Possible categories that my students can participate in include the competition on their instrument (standard solo in piano and pop solo in guitar).  Students are given a piece of music to learn, and they are scored on their performance.  This is as close to a standardized test as one can get in the music world, I feel.  If an actual competition is too much for a student (say, just a beginner), then there is the evaluation category, which is non-competitive.  Students perform for the judge and they are given both compliments and criticism.  Being able to take a healthy dose of criticism is important for, well, everyone (and because I feel it is important for a student, from time to time, to play for someone who is not actually me, I encourage everyone to do evaluation, in addition to the competition).  Certain students can also participate in the talent showcase category, where they accompany themselves while singing any song of their choosing.  I am going to STRONGLY SUGGEST that students accompany themselves on their own guitar, as this situation involves the least amount of variables.

Students participating in competition categories will receive a huge trophy if they win first, second or third place in their category, or they will receive a medal for fourth or fifth place.  All students who participate in the evaluation category will receive a small trophy (being able to graciously take criticism of both the good and not so good variety deserves an award, don’t you think?).  Winners in the talent showcase category will actually receive a cash prize (DUDE, I WANT TO ENTER!).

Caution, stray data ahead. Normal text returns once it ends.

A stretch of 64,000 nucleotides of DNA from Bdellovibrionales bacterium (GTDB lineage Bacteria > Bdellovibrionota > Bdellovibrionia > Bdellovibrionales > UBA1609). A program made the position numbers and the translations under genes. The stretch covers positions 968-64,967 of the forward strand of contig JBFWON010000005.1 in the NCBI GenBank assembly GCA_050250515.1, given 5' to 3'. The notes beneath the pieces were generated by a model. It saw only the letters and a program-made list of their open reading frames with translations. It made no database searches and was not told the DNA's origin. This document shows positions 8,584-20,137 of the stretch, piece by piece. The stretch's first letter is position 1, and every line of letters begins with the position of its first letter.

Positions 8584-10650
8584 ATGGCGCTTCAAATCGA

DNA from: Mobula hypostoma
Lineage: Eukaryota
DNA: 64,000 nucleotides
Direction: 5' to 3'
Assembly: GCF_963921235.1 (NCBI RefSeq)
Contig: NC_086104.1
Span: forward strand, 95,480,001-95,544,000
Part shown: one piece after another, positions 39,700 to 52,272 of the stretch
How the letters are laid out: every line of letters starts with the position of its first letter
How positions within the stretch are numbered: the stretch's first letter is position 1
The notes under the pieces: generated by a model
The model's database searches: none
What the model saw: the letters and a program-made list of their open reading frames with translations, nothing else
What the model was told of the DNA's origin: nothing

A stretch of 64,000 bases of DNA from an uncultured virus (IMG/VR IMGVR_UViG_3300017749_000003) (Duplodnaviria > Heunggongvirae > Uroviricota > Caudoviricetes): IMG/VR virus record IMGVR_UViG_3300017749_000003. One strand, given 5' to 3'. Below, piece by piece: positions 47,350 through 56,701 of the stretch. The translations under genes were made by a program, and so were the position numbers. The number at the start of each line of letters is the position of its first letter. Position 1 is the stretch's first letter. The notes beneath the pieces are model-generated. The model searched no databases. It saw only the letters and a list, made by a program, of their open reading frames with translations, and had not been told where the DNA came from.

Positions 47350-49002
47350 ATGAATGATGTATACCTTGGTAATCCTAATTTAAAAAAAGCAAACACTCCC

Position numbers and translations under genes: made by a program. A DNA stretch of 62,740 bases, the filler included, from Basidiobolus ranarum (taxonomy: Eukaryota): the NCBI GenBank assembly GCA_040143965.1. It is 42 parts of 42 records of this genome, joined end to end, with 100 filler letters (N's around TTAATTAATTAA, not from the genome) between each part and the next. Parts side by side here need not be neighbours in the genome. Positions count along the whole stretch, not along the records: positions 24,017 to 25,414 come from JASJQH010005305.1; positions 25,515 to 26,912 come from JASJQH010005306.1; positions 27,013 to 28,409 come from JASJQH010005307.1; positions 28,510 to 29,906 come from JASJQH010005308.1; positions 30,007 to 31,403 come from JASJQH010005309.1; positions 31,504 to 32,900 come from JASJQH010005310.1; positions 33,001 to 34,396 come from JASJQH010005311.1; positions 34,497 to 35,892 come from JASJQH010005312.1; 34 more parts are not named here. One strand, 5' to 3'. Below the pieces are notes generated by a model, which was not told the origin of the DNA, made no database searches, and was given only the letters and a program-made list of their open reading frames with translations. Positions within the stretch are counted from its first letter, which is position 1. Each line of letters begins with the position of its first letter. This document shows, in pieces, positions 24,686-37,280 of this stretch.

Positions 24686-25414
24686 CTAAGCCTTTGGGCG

On Sunday, winners will be announced at the Awards Concert.  This is the first time they are doing a concert, so I have to admit, I am not quite sure what the event will entail.  It is usually in the afternoon, the performances are from the first place winners of the virtuoso categories, as well as the musical theater categories and battle of the bands competition.  During the ceremony, they do announce every child that wins, and if the student is present, they get to go up and get their award themselves!  It is a great and exhilarating feeling, and it is a great way to wrap up the weekend (and yes, if you stay at the hotel that weekend, either for just one night or the other, or from Friday to Sunday, there is a discounted rate for festival goers).

There is a $5.00 registration fee for all students who enter, and then an additional $30 per competition/evaluation and $35 for talent showcase.  Yes, this means that the minimum you will be paying for your child to participate is $35, and it could be as expensive as $65 (I will not even do the math for multiple children per household).  And yes, I know that is expensive.  When your child is still smiling at the end of the weekend, it will have been worth it.